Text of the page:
The project involves significant alterations and additions to two existing Victorian-era workers cottages in the inner Sydney suburb of Balmain. Each of the properties are owned by different generations of the same family and our architectural response investigated the interconnectedness and independence of each of these families.
Architecturally the buildings are developed as a sequence of carefully unfolding scenes – much like miniaturised landscapes of traditional Chinese gardens. Throughout spaces are organised into a series of bending and tilting movements that carefully control privacy whilst remaining interconnected. A sense of continuity between spaces is further developed by a gradually evolving palette of materials that alternates the uses of timber. The result is a highly animated and adaptive range of experiences; from quite contemplative spaces to festive communal spaces, all contained within a singular ‘homebody’ that is capable of supporting the modern day complexities of a large family.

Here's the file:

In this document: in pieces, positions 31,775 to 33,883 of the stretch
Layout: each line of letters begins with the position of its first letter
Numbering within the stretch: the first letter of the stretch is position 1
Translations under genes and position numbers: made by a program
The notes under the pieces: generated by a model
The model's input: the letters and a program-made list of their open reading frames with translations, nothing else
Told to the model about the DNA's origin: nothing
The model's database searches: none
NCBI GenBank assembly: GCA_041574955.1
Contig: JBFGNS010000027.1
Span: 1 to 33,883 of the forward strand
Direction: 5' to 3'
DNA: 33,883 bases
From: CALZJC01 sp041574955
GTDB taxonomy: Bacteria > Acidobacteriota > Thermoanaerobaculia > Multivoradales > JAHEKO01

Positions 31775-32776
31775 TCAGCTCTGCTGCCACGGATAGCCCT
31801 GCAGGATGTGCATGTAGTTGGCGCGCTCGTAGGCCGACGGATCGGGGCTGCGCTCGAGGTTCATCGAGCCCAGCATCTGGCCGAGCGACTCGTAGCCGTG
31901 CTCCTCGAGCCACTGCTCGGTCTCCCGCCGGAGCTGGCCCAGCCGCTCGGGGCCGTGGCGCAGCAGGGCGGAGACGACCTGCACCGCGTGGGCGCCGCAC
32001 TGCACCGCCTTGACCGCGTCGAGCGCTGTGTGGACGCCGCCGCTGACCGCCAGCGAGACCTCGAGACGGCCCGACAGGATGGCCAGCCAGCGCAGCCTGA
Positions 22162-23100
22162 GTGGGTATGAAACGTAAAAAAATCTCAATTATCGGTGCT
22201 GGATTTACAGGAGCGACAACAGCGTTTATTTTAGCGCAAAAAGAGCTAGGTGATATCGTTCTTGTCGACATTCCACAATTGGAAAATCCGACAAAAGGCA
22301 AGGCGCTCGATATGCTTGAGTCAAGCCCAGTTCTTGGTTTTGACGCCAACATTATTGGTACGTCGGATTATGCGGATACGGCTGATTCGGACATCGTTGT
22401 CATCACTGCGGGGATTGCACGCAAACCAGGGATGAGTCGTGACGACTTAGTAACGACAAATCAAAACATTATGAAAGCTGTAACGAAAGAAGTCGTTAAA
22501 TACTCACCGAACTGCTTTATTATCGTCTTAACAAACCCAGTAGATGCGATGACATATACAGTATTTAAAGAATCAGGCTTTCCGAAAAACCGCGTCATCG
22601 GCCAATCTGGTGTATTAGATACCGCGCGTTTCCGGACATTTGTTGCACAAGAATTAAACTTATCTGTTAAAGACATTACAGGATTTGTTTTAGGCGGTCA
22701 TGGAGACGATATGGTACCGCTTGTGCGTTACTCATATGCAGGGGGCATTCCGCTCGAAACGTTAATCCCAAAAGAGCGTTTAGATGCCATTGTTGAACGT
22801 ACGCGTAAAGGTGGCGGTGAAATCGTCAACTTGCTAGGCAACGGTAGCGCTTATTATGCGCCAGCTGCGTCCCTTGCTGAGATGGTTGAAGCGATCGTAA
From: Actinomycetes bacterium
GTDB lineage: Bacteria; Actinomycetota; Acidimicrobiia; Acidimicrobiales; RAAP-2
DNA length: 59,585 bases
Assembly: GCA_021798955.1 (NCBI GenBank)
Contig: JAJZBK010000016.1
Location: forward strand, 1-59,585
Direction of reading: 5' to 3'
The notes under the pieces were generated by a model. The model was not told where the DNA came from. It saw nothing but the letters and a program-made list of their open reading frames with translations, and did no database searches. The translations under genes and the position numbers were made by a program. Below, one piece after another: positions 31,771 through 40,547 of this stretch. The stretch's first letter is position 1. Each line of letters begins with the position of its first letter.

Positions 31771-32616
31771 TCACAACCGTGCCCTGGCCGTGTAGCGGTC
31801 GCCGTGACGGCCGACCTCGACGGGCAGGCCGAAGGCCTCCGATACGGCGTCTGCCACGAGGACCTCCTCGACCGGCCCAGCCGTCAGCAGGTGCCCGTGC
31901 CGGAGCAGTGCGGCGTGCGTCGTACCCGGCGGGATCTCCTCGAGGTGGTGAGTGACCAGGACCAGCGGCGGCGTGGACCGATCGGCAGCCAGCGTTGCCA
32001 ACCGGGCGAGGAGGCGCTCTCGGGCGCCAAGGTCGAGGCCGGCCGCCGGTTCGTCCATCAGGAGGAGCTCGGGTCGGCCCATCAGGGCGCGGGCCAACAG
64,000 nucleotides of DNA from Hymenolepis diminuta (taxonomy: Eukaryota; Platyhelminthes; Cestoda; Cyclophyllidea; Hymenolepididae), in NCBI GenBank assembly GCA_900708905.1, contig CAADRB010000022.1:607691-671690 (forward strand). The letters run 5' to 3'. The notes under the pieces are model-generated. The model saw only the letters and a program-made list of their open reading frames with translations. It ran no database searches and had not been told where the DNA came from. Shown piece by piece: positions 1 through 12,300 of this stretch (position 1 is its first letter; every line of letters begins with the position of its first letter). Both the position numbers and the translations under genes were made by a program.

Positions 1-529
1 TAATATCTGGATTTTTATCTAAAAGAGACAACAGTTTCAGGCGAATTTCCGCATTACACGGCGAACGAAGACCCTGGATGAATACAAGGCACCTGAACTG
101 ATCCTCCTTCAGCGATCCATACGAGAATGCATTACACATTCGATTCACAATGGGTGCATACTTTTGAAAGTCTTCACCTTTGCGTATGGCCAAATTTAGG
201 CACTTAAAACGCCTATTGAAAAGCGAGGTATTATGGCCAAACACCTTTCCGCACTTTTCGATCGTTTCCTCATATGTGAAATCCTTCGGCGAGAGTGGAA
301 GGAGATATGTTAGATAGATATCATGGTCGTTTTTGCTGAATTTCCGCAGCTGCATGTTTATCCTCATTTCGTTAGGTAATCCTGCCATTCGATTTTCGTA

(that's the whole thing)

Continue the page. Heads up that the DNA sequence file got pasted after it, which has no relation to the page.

The importance of this development is that it achieves both an independence and interconnection between neighbouring properties, and as the number of shared households within our cities continue to decline, and whilst cities continue to densify, a successful balance in this relationship will become increasingly important to achieve.